If you do decide to divorce, it can be done without lawyers and acrimony. But you do both have to put emotion aside and work together to achieve it. In any case most lawyers will do an hour consult for free. And it is worth having a lawyer to review the paperwork, even if you do decide to do it yourself or go through mediation. If she lawyers up, you definitely should get one. But until she does you don’t need to worry too much. The courts will allow you enough time to get a lawyer and prepare a response to anything she files. What you should do now is get copies of everything. Every financial document, all account information, listings of all properties, and the like. During my divorce, I had moved out of the house and had no access to any of these. Waiting for her to provide them, made things harder.

No, he didn’t say that. He said she says she doesn’t feel like he loves, respects, or wants to be around her, a feeling which has caused enough behavior changes on her part (being constantly angry/annoyed) to make him feel the same way about her: that she doesn’t love, respect, or want to be around him.

It sounds to me like she is treating you like crap, and whatever you do, for the present, is going to come over, to her, as you being the jerk.

  1. Do not expect her to be understanding of anything that you do. Separation seems like a good idea. If she just needs a break, this will give it to her; if it’s irreparable, it will give you some time to adjust to your soon to be new status.
  2. I am not saying that your wife is/was unfaithful, but, in spite of reassurances to the contrary, I kind of smell the ol’ horns are being hung on somebody as we speak. She treats you like crap, and ‘she thinks you don’t respect, love or want to be around her?’ Too fishy, for my tastes. I’m not saying to be suspicious, but, be prepared for a shock. Worst-case scenarios, and all that…
  3. Don’t beg or crawl to her. Don’t try to be overly macho to compensate, but, don’t come over as needy.
  4. Ask her where she plans to move to in the interim period…or, does she expect *you *to move out?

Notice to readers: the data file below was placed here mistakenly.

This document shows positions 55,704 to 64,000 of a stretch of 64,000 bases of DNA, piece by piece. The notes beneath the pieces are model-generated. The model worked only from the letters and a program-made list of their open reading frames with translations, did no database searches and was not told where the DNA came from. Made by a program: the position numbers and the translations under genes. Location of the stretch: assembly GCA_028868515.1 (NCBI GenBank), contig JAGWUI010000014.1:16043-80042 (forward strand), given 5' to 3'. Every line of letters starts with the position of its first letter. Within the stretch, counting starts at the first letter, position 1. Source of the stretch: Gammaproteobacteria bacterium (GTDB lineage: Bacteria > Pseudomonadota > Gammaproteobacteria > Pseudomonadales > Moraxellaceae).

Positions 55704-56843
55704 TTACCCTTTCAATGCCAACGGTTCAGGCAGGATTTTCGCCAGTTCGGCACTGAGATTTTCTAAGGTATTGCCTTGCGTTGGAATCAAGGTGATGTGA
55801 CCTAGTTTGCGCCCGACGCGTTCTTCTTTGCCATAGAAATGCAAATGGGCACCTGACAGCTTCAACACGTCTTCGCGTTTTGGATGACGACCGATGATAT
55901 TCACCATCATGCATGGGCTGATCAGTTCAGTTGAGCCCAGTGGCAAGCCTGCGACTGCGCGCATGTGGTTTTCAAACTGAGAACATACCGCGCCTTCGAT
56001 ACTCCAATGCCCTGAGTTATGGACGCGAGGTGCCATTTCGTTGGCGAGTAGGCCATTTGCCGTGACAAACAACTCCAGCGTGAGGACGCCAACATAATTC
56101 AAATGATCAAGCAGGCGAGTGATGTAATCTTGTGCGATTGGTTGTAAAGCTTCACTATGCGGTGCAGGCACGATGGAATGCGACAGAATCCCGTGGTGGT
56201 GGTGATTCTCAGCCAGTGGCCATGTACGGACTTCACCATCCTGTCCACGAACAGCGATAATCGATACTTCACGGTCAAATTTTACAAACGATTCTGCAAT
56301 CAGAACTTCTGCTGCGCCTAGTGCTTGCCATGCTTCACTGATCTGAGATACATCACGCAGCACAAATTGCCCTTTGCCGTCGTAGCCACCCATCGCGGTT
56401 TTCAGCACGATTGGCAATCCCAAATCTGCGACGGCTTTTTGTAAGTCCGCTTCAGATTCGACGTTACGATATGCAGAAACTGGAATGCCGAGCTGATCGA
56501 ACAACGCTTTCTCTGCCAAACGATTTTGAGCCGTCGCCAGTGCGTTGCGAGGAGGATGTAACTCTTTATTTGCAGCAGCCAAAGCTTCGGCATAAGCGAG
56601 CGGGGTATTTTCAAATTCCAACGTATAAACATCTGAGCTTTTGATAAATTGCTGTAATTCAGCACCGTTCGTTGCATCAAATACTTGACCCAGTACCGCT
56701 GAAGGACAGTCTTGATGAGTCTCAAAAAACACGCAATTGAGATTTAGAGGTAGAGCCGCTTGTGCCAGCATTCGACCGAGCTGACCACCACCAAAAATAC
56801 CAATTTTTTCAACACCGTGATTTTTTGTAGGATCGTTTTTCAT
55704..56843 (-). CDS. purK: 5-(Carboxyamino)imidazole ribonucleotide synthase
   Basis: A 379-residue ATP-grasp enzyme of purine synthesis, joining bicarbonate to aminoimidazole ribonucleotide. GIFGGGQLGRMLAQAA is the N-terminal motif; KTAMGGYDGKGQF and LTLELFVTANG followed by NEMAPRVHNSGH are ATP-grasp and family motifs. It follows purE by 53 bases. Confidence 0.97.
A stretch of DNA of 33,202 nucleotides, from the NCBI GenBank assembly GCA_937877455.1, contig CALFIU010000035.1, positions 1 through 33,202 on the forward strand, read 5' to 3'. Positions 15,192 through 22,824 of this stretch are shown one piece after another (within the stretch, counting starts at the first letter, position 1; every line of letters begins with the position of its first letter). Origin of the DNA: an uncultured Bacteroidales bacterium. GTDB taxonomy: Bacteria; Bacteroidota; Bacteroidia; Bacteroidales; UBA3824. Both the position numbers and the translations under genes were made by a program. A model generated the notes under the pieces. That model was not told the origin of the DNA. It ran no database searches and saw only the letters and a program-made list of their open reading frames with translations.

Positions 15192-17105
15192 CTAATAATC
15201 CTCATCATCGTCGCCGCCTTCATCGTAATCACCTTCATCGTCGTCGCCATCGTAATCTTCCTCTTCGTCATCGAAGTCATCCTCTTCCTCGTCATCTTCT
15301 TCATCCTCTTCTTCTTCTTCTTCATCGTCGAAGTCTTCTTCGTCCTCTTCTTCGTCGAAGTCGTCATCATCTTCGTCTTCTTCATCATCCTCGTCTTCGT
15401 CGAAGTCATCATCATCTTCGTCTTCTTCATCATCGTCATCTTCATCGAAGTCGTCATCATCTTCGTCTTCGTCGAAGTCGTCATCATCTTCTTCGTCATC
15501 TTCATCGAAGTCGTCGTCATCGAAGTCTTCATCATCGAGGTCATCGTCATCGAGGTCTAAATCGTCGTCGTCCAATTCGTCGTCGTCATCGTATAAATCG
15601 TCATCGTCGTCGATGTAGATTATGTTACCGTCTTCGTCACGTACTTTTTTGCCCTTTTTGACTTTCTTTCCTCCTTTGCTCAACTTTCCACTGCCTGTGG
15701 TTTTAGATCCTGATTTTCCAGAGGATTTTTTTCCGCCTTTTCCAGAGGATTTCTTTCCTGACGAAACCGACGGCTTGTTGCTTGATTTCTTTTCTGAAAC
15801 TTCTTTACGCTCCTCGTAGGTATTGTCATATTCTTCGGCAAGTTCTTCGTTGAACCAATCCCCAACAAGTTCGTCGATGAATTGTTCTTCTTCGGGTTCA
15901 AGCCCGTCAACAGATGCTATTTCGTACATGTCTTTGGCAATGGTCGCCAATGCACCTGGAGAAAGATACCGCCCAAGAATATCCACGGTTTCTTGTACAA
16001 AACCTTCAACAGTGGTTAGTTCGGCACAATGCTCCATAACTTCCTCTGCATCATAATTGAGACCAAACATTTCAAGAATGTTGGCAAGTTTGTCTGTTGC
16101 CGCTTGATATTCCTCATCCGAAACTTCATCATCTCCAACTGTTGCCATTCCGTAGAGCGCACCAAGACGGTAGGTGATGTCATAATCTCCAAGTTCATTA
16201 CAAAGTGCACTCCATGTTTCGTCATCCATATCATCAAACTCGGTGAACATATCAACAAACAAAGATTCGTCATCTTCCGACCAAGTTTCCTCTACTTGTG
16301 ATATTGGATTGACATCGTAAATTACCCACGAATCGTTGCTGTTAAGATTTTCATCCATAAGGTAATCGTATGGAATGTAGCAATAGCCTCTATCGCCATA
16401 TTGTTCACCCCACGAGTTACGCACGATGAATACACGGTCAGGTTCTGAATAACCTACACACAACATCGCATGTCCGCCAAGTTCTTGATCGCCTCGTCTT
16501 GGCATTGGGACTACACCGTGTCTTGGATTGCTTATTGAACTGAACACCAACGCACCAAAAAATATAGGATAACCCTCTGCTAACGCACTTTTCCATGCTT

Best wishes,
hh

stay with the counseling, get a lawyer, and always remember, “amicable divorce” is an oxymoron used to describe how much court time and litigation is involved, not how you feel about each other during or at the end of the process

Fair enough. But I’m not sure there is a huge difference in this case between, “she doesn’t love me” and “I feel she doesn’t love me.” They are already in counseling. If with the help of a counselor neither can convince the other they love one another, there is a real problem in this relationship. Like I said that’s a big hole to work your way out of.

Sigene asking for help is a great step. Don’t be afraid to cry out as loud as you can to everyone you know. It is amazing what a honest cry for help will release. I don’t know your faith, or that of your wife, but if you can cry out to God or whatever higher spiritual power you can and ask her to also for help.

Good luck

You’ll be better off to cry out to a lawyer and the sooner the better.

I would at least start looking/asking around for a lawyer. You don’t want to get served papers and then have to scramble around looking for one.

Not sure if you have kids or not, but if you do keep a journal of what you do with them if you do separate.

Other then that I’ve got nothing.

A lawyer is recommended notheless to make sure all the paperwork is done correctly and completely, which is something you want even if the divorce is amicable. My two freinds got divorced quite amicably and the division of property was quite simple, but a family lawyers still took care of the process. Even if you’re in a legal juristiction where a lawyer isn’t necessary for a divorce I would do so anyway. I can get a will kit from Staples to prepare my will, but I would still prefer that a lawyer take care of it, just to make sure that something doens’t goterribly wrong. You don’t need to think of the lawyer as an evil bastard who is out to ruin your spouse, but rather as a mediator whose job is it to maintain an equitable situation and ensure your mutual wishes are carried out correctly with no surprises.

But I would wait and see how counseling works out. Communications glitches can have drastically negative effects on a relationship, and if they are resolved, the marriage can rebound and get back to its formerly healthy self.

  1. Lawyer.

  2. continue counseling. However, in my experience with counselling, one party usually wants to be there more than the other. Based on what you said, I’d say you want to be there and work things out. She may just be checking boxes at this point, but you will know better her true feelings the longer you go to your sessions.

  3. does she want to see other people? Never a good sign.

4). Best of luck. But always take care of yourself first. I had a friend who went through this and like you, didn’t want the separation. Because he tried to win his wife back, he gave in to all of her demands, hoping to show her what a great guy he was. Her mind was already made up, and he lost his shirt. Take care of yourself and your potential situation of being on your own.